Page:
Companies need to invest in more sustainable means of production. How much does sustainability cost to each individual company? Same as in the case of operating costs, companies should disclose better information on investments that are related to increased production and those for compliance or transformation of means of production.
This is probably the best way for companies to capture value due to sustainability actions. We already have clear evidence that improved environmental risk management is associated with a lower cost of capital. Banks are developing sustainability credit score systems to increase or lower interest rates of less or more sustainable companies. Lowering the weighted average cost of capital has a tremendous impact on firm value. A simple example: in November 2014, Damodaran estimated that Vale had an estimated value of equity of US$99.93 billion (his spreadsheet can be found here), given an 8.91% cost of capital. Now, let’s assume a drop of 1% in the cost of capital of Vale, to 7.91% (granted, a significant drop). Vale’s equity increases to U$120.38 billion, a premium of over 20%. Both the sudden drop in cost of capital and increased valuation may seem implausible, given that financial markets are efficient at using existing information to derive good estimation of value and prices of listed companies, but a significant decrease in cost of capital is plausible for many privately-owned companies that need access to external finance.
The mechanisms by which the cost of capital falls with improved ESG management are clear and direct (from NBS):
- Greater willingness of debt markets to provide debt financing
- Higher tax benefits that partially offset the cost of debt capital
- Reduced cost of equity capital from a decrease in systematic risk
I can add easier compliance to loans’ covenants and access to subsidized funds from local and international agencies. Given the potential benefits from the lower cost of capital, firms should have increasingly higher incentives to pursue improved ESG management.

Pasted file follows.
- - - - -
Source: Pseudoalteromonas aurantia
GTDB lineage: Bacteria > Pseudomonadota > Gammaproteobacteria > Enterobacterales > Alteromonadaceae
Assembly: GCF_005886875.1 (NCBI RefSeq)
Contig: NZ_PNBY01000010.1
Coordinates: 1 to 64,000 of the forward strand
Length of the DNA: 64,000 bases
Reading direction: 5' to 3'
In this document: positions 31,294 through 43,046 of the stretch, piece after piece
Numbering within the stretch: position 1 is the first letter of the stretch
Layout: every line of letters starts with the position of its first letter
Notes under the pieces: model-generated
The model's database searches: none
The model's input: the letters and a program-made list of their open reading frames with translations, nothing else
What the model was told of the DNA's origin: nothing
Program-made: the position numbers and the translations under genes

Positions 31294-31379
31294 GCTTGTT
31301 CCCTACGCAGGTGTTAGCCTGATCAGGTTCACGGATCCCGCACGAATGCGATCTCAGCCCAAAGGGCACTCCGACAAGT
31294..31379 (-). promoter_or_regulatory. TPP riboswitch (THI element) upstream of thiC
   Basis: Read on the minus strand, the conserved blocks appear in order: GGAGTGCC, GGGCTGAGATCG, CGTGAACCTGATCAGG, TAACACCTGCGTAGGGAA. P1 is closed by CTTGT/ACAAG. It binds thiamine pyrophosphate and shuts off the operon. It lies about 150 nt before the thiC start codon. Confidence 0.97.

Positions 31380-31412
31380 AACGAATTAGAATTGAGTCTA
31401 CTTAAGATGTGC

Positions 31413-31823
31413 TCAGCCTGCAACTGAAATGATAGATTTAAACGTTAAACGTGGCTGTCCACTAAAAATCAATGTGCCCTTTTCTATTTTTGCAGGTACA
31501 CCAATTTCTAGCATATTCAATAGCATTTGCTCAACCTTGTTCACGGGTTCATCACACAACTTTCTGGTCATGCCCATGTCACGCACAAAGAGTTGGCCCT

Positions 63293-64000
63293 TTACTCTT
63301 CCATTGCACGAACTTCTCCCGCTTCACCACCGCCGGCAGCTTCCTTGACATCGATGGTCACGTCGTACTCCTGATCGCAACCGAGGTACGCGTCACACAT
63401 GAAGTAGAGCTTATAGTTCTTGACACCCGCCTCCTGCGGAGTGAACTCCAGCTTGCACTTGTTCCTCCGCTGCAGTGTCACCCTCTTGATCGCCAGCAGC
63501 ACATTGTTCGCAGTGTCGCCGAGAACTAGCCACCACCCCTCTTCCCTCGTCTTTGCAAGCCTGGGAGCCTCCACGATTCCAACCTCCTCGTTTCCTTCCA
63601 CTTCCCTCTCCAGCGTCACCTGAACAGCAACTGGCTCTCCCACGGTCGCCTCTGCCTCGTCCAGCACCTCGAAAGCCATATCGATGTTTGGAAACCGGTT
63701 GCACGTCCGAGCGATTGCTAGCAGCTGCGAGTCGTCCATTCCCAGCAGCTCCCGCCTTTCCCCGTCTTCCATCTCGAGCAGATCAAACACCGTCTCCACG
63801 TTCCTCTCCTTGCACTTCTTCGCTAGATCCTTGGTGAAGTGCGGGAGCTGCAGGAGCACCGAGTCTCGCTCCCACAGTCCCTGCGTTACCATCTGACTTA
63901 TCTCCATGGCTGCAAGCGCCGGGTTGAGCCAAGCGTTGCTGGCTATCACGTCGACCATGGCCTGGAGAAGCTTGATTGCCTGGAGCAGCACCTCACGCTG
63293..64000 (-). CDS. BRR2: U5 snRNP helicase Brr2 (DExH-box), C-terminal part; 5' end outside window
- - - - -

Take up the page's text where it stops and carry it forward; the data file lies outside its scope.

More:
On Cash flows and Strategy.
I agree with Eccles and Serafeim. Sustainability in financial services is not about being green, it is about making money. As markets evolve, banks establish improved risk management tools that go beyond ESG factors, and companies start capturing eco-premiums, a positive feedback loop can be generated that funnels resources to more sustainable companies. It is not a path without obstacles, of course. Fiduciary duty is one of them – we need better cases to prove that ESG management create value, and funneling resources to more responsible companies should increase return on a portfolio while complying with the fiduciary duties of asset managers.
Sustainability management changes future cash flows of firms, and companies can capture increased value by investing in sustainable means of production that increase revenues and lower risks, but, more importantly, decrease the cost of capital. In the next post, there will be the case of a sugar industry in Brazil, which increased its value by investing in bio-energy and organic sugar.